Apple is downplaying the just launched MSN Music Store, suggesting that Microsoft will struggle to catch up with the iTunes Music Store, especially since it wont be able to sell music to the 50 per cent of the market Apple already owns.
Apple UK issued the following statement to Macworld UK:
"Today the score is:
iTunes: 125 million songs downloaded
Microsoft: 0 songs downloaded
"The iTunes Music Store is currently selling over 16 million songs per month (a rate of 200 million songs per year). How many songs will Microsoft's new online music store sell during its first month?
"Compared to iTunes, Microsoft's music store currently offers only half the songs and is missing many features, but its biggest problem may be that its downloaded songs do not play on iPod, iPod mini, or the Apple iPod from HP – the world's most popular digital music players with over 50 per cent market share," says Apple.
Microsoft leaves no doubt that it places the blame of incompatibility on Apple. It warns iPod owners on its Web site: "We're sorry that this isn't easier – unfortunately Apple refuses to allow other companies to integrate with the iPod's proprietary music format. If you are an iPod owner already and unhappy about this policy, you are welcome to send feedback to Apple requesting that they change their interoperability policy."
Microsoft even goes so far as to outline a workaround that entails burning a purchased song onto a CD and then using iTunes to rip the song from the CD into an iPod-compatible format.
The company also emphasises that, while currently its library is not as big as Apple's, the service has only been launched in beta and it will grow.
Yusuf Mehdi, vice president at Microsoft's MSN Internet division, told Reuters: "MSN Music will quickly grow to more than 1 million. It will be larger than any catalogue."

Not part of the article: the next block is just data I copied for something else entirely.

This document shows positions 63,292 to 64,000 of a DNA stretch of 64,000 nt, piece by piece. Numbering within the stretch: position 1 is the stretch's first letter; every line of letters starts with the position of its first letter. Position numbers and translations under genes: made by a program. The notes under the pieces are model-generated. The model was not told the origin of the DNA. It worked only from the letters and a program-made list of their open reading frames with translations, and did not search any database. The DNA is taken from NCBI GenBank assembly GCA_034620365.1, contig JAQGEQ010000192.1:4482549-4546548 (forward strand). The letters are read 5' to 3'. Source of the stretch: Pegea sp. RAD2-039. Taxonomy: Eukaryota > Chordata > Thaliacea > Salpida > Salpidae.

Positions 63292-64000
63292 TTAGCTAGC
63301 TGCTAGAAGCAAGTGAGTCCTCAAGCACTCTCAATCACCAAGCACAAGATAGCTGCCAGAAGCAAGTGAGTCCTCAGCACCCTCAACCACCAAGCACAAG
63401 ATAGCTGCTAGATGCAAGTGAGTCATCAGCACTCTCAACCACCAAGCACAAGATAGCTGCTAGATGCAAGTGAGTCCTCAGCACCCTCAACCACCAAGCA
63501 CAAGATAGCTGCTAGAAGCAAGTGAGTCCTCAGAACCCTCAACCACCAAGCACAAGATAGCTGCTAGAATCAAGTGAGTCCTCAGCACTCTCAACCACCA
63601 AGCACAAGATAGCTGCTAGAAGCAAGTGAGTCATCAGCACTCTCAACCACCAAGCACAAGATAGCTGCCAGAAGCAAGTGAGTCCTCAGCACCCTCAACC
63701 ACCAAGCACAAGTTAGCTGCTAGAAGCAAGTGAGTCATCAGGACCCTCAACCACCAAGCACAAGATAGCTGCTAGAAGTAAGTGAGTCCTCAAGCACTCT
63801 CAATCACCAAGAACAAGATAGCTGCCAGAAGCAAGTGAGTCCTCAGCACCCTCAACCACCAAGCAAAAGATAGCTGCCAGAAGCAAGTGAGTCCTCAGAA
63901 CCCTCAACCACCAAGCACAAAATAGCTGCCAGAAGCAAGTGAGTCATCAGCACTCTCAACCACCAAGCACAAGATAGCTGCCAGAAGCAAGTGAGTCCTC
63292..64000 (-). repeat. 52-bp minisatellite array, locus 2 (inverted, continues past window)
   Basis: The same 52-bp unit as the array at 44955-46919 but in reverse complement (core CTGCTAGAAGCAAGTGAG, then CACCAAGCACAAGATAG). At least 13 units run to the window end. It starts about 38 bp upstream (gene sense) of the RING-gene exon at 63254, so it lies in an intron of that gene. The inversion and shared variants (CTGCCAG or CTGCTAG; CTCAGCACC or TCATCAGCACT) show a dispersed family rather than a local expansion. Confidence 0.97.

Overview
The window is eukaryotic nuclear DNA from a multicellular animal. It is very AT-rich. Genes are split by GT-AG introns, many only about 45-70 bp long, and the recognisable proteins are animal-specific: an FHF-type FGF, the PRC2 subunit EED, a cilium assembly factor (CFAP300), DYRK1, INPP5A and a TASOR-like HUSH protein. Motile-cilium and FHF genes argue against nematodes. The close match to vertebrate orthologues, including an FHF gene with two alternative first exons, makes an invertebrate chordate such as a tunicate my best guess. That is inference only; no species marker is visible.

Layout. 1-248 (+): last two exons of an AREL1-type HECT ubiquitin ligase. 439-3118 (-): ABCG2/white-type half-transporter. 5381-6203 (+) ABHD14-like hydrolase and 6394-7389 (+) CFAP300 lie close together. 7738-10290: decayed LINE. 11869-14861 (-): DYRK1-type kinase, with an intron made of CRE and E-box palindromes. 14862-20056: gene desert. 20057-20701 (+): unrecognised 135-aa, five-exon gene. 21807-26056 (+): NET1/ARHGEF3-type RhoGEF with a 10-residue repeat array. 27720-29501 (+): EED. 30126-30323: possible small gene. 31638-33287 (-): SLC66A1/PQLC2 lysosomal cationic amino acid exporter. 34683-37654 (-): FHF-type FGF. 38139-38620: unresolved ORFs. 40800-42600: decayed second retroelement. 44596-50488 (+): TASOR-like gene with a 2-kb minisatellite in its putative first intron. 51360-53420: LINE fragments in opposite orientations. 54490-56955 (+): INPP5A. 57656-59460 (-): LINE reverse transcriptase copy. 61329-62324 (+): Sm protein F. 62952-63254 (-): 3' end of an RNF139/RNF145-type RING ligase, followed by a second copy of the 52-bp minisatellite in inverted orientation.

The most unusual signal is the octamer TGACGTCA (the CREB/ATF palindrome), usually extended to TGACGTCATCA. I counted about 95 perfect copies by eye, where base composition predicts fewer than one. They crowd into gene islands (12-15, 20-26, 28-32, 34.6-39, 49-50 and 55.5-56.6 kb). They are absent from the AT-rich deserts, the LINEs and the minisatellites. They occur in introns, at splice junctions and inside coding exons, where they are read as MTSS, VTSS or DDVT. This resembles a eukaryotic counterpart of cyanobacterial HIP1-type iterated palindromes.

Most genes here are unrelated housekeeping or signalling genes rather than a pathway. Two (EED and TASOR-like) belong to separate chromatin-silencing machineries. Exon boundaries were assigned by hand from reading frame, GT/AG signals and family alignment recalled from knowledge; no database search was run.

The company is also boasting that as its songs will be encoded in the Windows Media format it will offer better sound quality than Apple.
One area where Apple cannot claim dominance is video. Unlike Apple, who has only focused on music, Microsoft is giving nearly equal weight to video. It is pushing its Portable Media Centres, that play TV and video in addition to songs.
Apple doesn't believe in portable video. VP Greg Joswiak told Silicon: "The video market isn't really something that customers have shown an affinity to."
Joswiak noted that while Sony has sold 200 million Walkman music players it has not sold very many portable TVs.
But Gates is sold on the idea: "Ask kids in the back of a car on a two-hour trip, 'Hey, would you like to have your videos there?' My kids would "I guess Steve's kids just listen to Bach and Mozart. But mine, they want to watch Finding Nemo. I don't know who made that, but it's really a neat movie."
The two companies also differ in their approach to the service. Reuters points out, while Apple has taken an exclusively sales-oriented approach, Microsoft has also developed technology that allows people to "rent" music through a subscription service.
Josh Bernoff, analyst at Forrester Research, told Reuters: "It is too early to tell how Microsoft will stack up against Apple, especially considering MSN Music has launched in beta (or test) mode."
Bernoff said: "It has weaknesses that Apple has pointed out but many of them are going to get fixed. Just because Microsoft's first offering doesn't solve all problems doesn't mean that they won't be around for a long time or soak up customers."